Idols Fade, the Living God is Forever

The city of Athens burdened Paul the apostle. He wandered through its streets and bumped into idol after idol. Those who lived there spent (wasted?) their moments telling of and hearing about the next new thing.

The Athenians did this because every idol grows stale. There’s a limited shelf life to everything man makes for himself. We witness this in fashion and music trends. Each generation tries to craft an identity with clothes and sounds.

There’s a limited shelf life to everything man makes for himself. Click To Tweet

Every new idea that came to town was vetted by the “thinkers” and talkers of Athens as we read in Acts 17. Paul brought something fresh; more than fresh, the Gospel he spoke was eternal. Athenian curiosities were stirred in a measure and so they gave Paul a hearing at Mars Hill, a place where the learned hung out and debated any new information available.

The God Who Can Be Known

During his time in Athens, Paul noticed an altar dedicated to “the unknown god.” He used this as the launching point for his message. Hundreds and hundreds of shrines had been erected by these citizens and yet they still had this void in their understanding. There was a being yet unknown to them and Paul presented the resurrected Jesus Christ as the Answer. This One, Paul told them, was the God who came to be seen and known by all.

The concept of resurrection was rejected by the majority of the listeners on this day. Some mocked and jeered; others wanted to hear more at another time; still, a few joined Paul and believed (Acts 17:34) – the Word of God does not return void.

It takes a real and honest leap of faith to reach for Him and let Him catch you. Click To Tweet

Most who heard Paul that day, it seems, just turned back to their idols. The living and true God? Perhaps the reality was just too much for them to embrace. A God who knows me and speaks me and relates to me? Could He actually exist? For me?

It takes a real and honest leap of faith to reach for Him and let Him catch you.

The Subtlety of Idolatry

Idols – most understand the word to refer to statues, images, lucky charms, figurines, etc. These are bedecked with gold, silver, and precious stones to bedazzle and beguile. Something that glitters and shines catches the eye and can hook the heart – at least for a time.

The reality of it is that idolatry carries a more subtle and penetrating influence than we often realize. Idols are really the things made by us and for us. These are the things we use to create our comfort zones. We come to worship these, even though they offer very little in return.

There’s something intoxicating about the engagement of our self effort. We relish the sense that we are getting somewhere, that we are doing something useful. We spend our strength and money for that which is not bread, for idolatry does not nourish us.  It does, however, intensify our sense of self and cloud our vision so that seeing God as He is becomes more and more difficult.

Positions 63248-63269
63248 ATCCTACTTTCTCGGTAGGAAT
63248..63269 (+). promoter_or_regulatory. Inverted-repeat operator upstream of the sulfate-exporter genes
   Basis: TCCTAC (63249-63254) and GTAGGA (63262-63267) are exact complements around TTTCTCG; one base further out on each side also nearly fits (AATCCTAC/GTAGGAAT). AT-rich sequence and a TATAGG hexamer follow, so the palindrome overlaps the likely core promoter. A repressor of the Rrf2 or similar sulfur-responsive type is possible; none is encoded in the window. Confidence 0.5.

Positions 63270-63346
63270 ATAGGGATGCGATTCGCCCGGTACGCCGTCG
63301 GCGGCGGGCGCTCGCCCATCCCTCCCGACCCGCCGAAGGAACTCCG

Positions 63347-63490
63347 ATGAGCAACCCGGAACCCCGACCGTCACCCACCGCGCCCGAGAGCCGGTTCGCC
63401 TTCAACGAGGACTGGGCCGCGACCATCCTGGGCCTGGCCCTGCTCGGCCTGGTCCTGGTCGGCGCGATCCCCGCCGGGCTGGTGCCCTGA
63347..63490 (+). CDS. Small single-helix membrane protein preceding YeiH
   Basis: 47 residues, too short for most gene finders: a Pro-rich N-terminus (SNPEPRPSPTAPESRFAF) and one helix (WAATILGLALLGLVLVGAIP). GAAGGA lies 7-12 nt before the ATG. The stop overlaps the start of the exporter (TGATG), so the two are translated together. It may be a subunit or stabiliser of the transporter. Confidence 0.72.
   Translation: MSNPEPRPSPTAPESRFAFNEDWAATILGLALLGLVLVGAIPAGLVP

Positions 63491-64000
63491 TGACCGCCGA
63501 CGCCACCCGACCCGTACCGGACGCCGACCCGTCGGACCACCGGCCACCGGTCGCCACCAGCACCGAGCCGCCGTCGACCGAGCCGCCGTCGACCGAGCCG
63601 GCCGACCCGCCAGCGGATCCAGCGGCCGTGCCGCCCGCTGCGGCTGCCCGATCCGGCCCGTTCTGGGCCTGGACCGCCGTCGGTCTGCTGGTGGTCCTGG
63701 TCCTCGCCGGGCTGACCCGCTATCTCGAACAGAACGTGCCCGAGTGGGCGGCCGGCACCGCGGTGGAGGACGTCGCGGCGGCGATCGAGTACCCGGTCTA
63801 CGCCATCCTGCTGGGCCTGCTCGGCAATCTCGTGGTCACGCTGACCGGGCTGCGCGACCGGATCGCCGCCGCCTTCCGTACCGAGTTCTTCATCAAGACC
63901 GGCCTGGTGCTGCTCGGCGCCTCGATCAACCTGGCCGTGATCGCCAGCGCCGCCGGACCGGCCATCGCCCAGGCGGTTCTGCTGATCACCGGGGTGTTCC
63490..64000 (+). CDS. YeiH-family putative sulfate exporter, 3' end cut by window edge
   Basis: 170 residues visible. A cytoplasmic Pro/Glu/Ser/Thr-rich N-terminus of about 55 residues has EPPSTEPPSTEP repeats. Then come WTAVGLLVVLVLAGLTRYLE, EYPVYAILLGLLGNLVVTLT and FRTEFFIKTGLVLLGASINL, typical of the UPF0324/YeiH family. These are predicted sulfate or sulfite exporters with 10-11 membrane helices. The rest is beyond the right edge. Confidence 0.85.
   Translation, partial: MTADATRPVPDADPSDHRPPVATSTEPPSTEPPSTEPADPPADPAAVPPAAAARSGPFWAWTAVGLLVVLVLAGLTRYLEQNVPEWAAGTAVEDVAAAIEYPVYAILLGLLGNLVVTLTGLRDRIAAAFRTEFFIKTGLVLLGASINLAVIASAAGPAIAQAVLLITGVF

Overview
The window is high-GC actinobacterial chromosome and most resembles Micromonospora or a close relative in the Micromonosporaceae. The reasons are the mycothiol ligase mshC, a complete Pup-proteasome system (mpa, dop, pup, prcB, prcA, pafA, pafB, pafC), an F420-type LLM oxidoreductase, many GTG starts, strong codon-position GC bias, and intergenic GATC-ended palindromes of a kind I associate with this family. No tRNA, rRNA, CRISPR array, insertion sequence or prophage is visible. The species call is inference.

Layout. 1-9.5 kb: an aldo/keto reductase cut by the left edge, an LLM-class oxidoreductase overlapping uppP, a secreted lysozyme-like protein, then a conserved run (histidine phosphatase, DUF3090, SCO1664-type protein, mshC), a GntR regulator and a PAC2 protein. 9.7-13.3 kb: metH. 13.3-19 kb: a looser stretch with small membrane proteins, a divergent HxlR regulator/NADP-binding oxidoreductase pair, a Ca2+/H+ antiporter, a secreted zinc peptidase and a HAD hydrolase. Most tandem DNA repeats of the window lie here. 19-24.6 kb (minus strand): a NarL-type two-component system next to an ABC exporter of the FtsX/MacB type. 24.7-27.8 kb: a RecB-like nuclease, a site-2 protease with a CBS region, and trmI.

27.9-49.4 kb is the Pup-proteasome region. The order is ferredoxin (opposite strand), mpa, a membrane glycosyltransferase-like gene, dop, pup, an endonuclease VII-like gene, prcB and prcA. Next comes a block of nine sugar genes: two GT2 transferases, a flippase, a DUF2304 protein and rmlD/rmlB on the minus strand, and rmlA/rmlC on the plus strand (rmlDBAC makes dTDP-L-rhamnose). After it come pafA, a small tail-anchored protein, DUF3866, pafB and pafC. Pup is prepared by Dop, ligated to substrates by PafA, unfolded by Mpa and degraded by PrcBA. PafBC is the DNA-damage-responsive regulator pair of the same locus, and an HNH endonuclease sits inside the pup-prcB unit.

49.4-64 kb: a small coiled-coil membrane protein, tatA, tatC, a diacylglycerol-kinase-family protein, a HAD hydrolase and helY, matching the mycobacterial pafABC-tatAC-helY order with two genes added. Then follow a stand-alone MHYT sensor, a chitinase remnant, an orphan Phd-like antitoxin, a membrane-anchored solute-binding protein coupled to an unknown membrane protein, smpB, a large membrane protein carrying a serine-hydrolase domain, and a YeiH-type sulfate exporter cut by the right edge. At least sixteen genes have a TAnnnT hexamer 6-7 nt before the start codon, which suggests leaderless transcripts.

Idols are really the things made by us and for us. Click To Tweet

The real disaster comes when someone loses all comprehension of his need for the Savior.

Man has been magnifying his own efforts since the days of Cain and Abel. Cain, a tiller of the ground, presented an offering produced in his own sweat and effort. This, he thought, should impress the Lord. It did not, and it left Cain frustrated and distant from God. Rage led him to strike down Abel, whose offering from the flock was noted and accepted.

Cain wanted to be Cain and stay Cain; he had become his own man and he wasn’t interested in going the way of his brother, even though this was the right way. He killed the one he didn’t want to be like and thought that would settle things. Instead, it left him marked, restless, and fleeing the presence of the Lord.

The message of the Gospel, if received by grace through faith, moves us to turn from such self-centeredness, to put away such idolatry and enter into a faith relationship with the Lord. It is powerful and personal and full of mercies that are new every morning.

Our Savior Lives

A group of Thessalonians did exactly this, according to Paul’s writings. The Word of the Lord was sounded among them and they grasped it and held fast. It wasn’t easy. These believers suffered persecution and distress. News of their faith, however, went out to the regions beyond.

The Word of the living and true God resonated in their hearts and minds. They listened and learned, prayed and persevered. They purposed in themselves to wait for the coming of the Son. They embraced the One raised from the dead and trusted that He would deliver them from the wrath to come (see 1 Thessalonians 1:5-10).

Our Savior is no idol set upon a shelf, something we have to fasten in place and wear around our necks. Our Savior is alive forevermore and His Holy Spirit fills our hearts.

Want to hear more about these things? Check out “The Heart, the Cellar and the Living and True God,” a message preached by Thomas Schaller, pastor of Greater Grace Church in Baltimore.

Steve Andrulonis
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